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Well, as we close out a very successful week in the markets, it turns out that I can no longer resist the siren song of Intuitive Surgical (ISRG). I've been researching them in some detail since buying my first two positions in recent months, and the information I find leads me to the same answer I had when it was at $70 ... then at $90. $109 is a lot of money, but it's still a reasonable price to pay for this kind of growth potential. I don't expect to keep buying it at $20 increments all the way up, though ... for me, this is a full position for now and I'll sit back and watch.

But I did buy some more today. Purchased Intuitive Surgical (ISRG) on November 18 for $109.02.

You can read my earlier writeups on Intuitive Surgical -- my first buy, and second -- if you're interested in all I've got to say. I was first turned on to them by a Fool newsletter, and I have now gotten over my initial fear of paying too much for these shares.

There are a few caveats: It's still not cheap, and this is betting against the analysts to some extent -- they're predicting pretty flat sales and taxes due in 2006 for a forward PE of around 70 according to Yahoo Finance, which I think is extremely pessimistic. But they're probably smarter than I am, so buyer beware -- because as long as I maintain faith in management and the long term potential of this business, I'm not selling even if the analysts are right.

Patients are looking for this kind of minimally invasive surgery now, and we appear to be at a tipping point where it is prevalent enough (about 300 systems installed) that patients may begin to demand or expect it. And for all intents and purposes, they've got not only first-mover status in this area, but a monopoly.

Even so, Intuitive thinks they've hit less than 10% of their addressable market. And add to that the fact that those 300 or so systems are spread around about 230 hospitals in the US and maybe 30 or so elsewhere in the world (they just sold their first in China ... but even Australia only has two, and the UK one), and you can see that there's also ample room for selling multiple systems to the larger hospitals who perform the lion's share of major surgeries.

Hospital centers everywhere are releasing press releases or web pages that brag about their experience in robotic surgery ...

like Penn ...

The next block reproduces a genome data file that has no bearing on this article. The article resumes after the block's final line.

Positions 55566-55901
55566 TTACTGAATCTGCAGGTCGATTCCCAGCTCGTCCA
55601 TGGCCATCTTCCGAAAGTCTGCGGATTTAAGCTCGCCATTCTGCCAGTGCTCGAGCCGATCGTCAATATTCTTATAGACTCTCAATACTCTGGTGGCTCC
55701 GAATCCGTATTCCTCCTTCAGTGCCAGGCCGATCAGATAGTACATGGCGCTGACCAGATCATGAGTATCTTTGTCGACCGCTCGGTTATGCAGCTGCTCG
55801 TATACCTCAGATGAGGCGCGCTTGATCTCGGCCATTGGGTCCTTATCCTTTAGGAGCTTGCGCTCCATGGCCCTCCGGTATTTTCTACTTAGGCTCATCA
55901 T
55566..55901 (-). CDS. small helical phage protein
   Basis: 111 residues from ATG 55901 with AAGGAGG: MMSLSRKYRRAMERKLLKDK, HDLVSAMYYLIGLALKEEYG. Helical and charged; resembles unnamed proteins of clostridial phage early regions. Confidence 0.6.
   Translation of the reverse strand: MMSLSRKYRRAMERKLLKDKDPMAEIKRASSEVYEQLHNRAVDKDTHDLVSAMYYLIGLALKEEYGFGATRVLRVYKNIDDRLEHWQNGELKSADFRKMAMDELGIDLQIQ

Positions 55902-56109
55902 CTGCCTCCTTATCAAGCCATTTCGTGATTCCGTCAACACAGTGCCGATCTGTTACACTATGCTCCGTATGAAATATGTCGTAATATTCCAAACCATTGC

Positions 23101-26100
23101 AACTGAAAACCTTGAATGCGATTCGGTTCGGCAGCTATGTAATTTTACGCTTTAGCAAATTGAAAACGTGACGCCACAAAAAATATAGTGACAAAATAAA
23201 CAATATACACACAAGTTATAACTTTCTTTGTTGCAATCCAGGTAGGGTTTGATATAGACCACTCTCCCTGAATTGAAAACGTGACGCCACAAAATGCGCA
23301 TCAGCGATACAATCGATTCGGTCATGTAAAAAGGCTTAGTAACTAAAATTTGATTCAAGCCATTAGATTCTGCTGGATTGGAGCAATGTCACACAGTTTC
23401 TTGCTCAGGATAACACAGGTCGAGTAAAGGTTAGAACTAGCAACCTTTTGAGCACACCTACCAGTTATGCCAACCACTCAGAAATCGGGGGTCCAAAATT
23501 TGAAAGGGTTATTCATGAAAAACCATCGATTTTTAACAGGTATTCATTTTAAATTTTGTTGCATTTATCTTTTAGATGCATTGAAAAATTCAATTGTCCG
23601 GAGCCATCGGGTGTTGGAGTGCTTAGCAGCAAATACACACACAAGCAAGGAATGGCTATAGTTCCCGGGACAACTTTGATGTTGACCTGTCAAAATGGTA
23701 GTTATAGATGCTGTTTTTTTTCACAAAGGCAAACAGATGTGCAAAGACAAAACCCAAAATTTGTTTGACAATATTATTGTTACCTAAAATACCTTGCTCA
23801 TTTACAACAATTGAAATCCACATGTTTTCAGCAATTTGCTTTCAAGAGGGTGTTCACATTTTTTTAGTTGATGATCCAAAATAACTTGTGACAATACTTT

or Shawnee Mission in Kansas ...

or the Henry Ford Health System in Michigan...

or Swedish Medical Center in Seattle ...

And it's showing up in regular advertising -- like this commercial from the DC Urology Center at GWU (video).

There's even a robotic surgery blog from a doctor in New Jersey -- and he's predicting an almost exponential increase in the number of da Vinci surgeries he will perform.

If you don't know much about the field, a class at Brown University did an interesting looking report that has a lot of details -- it's slightly out of date, but well worth reviewing. Also a little out of date, a Business Week article from March provides a nice overview.

The success of the da Vinci system with prostatectomies is, I believe, just the first wave. That was the first major type of surgery for which FDA approval was granted and the first to reach a critical mass of trained surgeons and happy patients. Intuitive Surgical even has a special website just for patient information on the da Vinci prostatectomy.

But there are other types of surgeries performed every day in the US that could benefit from these minimally invasive techniques -- heck, those with strong stomachs could have watched a live heart valve surgery using the da Vinci back in January. And In March, doctors discovered that the da Vinci can be very effective in treating Oral cancer and doing other otolaryngological surgeries.

To sum up my investment philosophy for ISRG, and why I think the growth will continue (even if not at quite this same rate):

The growing BREADTH of hospitals and doctors who own and are trained on this machine is the first huge growth engine, but the growing DEPTH of procedures for which the machine is commonly used should be the second.

And don't forget, maintenance costs about $100,000 a year on these machines, and you can easily spend that much in accessories and replacement parts ... and doctor training can run a quarter of a million dollars, though I understand it's usually included in the purchase price. That $100,000 of high-margin income for ISRG will grow as each machine performs a larger number of surgeries of different types, and the overall steady income from this source will grow significantly as each new system is brought online.

I intend to hold these shares for many years and enjoy the ride, though I fully expect that this rapid growth will come with some hiccups along the way (and sometime over the next few months I'll probably regret that I didn't wait to fill out my position).

Source: Can't Resist the Robot (ISRG)